Make the levain, let it become very active, 4-6 hours.
Build the dough, in the stand mixer, with dough hook (not paddle as in above website). Only add the butter at the end, in phases.
250g all purpouse flour
250g bread flour
187g eggs (3 eggs + 1 yolk + whatever is required from last egg white)
200g levain (quantity above with evaporation)
Mix well, ~10min in stand mixer (while adding in the butter).
Let rise for a good 6 hours in warm area, won’t quite double in size. Then, overnight in the fridge.
Next morning, use cold dough and some flour to make ~18 portions of 65g in tight little balls. They are quite sticky, it takes some time to get the hang of making tight dough balls that small!
Place far enough apart on generously floured trays so that they can spread out a double in size. They are very delicate at the end, and it will be very difficult to unstick them from the trays!
Brush with water and let rise for ~12 hours. Cover if not is a very humid environment (e.g. proofing oven). Can put in the fridge after the proofing, remove from fridge and do the final 2 hours of proofing in the morning.
Place (back) in the fridge for 30min as you prepare the oil, ~350F. Cooling them down makes them slightly less super difficult to pick up. Place in the oil with the side that was proofing on top downwards, into the oil (i.e. flip them). 90 seconds on each side.
Place on paper towel to remove the oil for ~1min, then coat with sugar. Can fill them with creme patissiere (see below, from same website).
4 egg yolks
4g vanilla extract
Bring milk to just under boil (don’t boil!) in a saucepan.
Mix all the other ingredients into a bowl.
Slowly pour milk into the other ingredients, whisking. Then pour back into the saucepan, and gently bring to a boil on medium. As soon as it starts to boil, it will be thick and make big bubbles, remove it from heat and pour it through a strainer into a clean bowl.
Cover the surface with plastic (push onto the surface to prevent skin from forming), and refrigerate until needed.
Make the dough, let it rise. Roll it out to a rectangle ~1cm thick (such that the width is less than the length of the loaf pan; allow for a good tolerance). Brush melted butter, sprinkle with filling, roll it up, gently and carefully pinch the seams closed. Place in greased loaf pan, seam side down, egg wash, and rise again until double.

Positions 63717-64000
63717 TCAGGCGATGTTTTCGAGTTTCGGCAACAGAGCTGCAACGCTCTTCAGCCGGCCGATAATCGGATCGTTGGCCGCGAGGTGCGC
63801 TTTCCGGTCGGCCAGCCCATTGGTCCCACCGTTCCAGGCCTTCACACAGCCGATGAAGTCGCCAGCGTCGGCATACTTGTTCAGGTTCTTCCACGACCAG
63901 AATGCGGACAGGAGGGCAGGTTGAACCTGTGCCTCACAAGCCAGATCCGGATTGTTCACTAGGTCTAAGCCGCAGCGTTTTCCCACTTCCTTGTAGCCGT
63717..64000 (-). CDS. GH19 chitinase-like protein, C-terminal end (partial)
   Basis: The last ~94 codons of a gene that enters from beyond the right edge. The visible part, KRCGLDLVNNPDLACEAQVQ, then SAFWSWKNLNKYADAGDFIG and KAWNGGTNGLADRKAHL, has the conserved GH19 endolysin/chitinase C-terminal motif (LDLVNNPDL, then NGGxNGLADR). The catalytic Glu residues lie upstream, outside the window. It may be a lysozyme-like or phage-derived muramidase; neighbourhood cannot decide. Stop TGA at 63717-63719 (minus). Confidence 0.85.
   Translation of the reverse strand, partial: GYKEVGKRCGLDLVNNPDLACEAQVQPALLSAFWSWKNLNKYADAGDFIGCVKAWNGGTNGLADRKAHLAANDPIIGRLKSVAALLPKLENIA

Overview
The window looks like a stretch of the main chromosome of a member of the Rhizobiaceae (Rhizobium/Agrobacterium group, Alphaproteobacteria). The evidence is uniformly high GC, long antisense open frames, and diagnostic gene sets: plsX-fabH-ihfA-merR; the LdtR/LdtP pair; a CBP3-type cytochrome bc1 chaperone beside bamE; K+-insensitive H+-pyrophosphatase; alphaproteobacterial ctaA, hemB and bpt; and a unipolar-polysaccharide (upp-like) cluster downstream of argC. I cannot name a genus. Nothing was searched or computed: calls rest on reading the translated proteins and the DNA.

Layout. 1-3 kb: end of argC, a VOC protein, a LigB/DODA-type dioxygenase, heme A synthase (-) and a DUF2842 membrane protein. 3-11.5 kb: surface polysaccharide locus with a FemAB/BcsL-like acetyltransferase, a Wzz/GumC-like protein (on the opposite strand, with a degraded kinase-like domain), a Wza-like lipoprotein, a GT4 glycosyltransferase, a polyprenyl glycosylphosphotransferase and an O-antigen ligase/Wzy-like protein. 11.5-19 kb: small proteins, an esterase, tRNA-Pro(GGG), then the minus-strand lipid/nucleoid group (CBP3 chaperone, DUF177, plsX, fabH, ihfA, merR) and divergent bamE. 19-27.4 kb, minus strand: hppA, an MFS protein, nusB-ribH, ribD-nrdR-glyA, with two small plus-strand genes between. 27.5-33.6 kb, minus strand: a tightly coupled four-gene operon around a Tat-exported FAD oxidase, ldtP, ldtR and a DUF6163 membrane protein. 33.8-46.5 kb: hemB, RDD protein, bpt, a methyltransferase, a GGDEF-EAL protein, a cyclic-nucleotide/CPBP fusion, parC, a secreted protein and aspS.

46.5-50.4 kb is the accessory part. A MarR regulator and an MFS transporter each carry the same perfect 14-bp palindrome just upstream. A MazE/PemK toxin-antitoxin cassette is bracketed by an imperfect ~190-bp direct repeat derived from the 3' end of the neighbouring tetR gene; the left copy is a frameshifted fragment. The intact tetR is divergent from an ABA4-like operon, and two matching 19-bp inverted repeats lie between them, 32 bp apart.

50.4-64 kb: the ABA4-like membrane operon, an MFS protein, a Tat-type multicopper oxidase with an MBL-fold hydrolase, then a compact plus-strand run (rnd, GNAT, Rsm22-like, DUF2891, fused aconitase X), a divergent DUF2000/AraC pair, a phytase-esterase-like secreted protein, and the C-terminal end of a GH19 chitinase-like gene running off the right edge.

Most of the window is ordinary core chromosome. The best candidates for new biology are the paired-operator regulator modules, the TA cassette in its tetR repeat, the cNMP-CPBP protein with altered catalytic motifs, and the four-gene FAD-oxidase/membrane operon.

Egg-wash + oven at 350F for 35-45min.
Remove from loaf pan when cooling, after 10min or so.
The recipe is timed to eat Sunday morning, but can be adjusted to Saturday morning by starting Thursday evening.
Friday morning (For Sunday morning croissant)
Feed starter to make 225g active starter by noon or so.
Friday at noon
Mix ingredients for detrempe in stand mixer for 4-5min. Just so it barely stays together (less gluten -> easier to roll).
Let it rise at warm temperature, ~4 hours (or whatever to double or more in size, could be 6-8 hours). Do a few stretch and folds at the beginning.
Use plastic wrap and an 8″x8″ cooking pan to make a flat square of butter (beurrage). It takes longer than you think.
Place detrempe and butter in fridge overnight.
Let the butter warm for 30min. Make sure the butter and dough have about the same consistency.
Roll dough out to a square 16 x 16 (double the butter). Place butter on the dough (rotated by 90 degrees) and fold the dough flaps over, like an envelope. Seal them well, pressing together. You now have an 8 x 8 dough with butter.
Roll the dough out to a rectangle, length 3 times the width (8 x 24). Fold one third over the middle, then the other third over that. (1st turn)
Let dough rest ~ 30min at room temperature (not too warm that butter melts, not too cold that butter shatters when rolled – should feel cool, not cold or warm). Refrigerate as needed. Can also let rest much longer than 30min (e.g. 8 hours, then leave it mostly in the fridge to ferment, take out ~30min before rolling so that butter warms up, but not too much). The dough should still spend some time (an hour here and there) out of the fridge to rise a bit if needed (it should puff up a little between folds).
Do a second turn, perpendicular to the first. Rest another30min (or more). Then do the third turn, perpendicular. Rest another 30 min or more , except if putting in the fridge over night.
A few options depending on the timing:
Refrigerate dough overnight. Get up early, roll croissants, proof for 2-4+ hours, put in oven.
Roll croissants, proof overnight on counter (covered with plastic). This till required a ~2 hour proof in the oven on proof setting in the morning.
Freeze the croissants after rolling them. Then, thaw/proof overnight on counter and a few more hours at warmer temperature if needed.
Should use water or egg wash during proofing to keep surface soft. You can’t easily move the croissants after proofing, so proof them on whatever is going in the oven!
Proofing should make the croissants puffy, jiggly, at least two times larger (but ideally more, see pics). Time will depend on starter and temperature. Can do the proofing in a warmed up oven (then, it’s closer to the 2hr mark).
Proof (if needed, with egg wash if just before baking)
Egg-wash (egg + milk).
15-20min at 400F (I lowered it to 380 after 12min, and baked for 18min total, but it will depend on the size of the croissants). They are cooked when they are a nice deep golden brown! Maybe earlier!
To fashion croissants, divide dough in 2. Roll out dough to ~3-5mm, in a rectangle of height ~25cm. Make isoceles triangles with base 10cm. Roll into croissants. Use scraps! Should make of order 10 croissants for each half of the dough (so 20 total, but freeze half, 10 is a lot).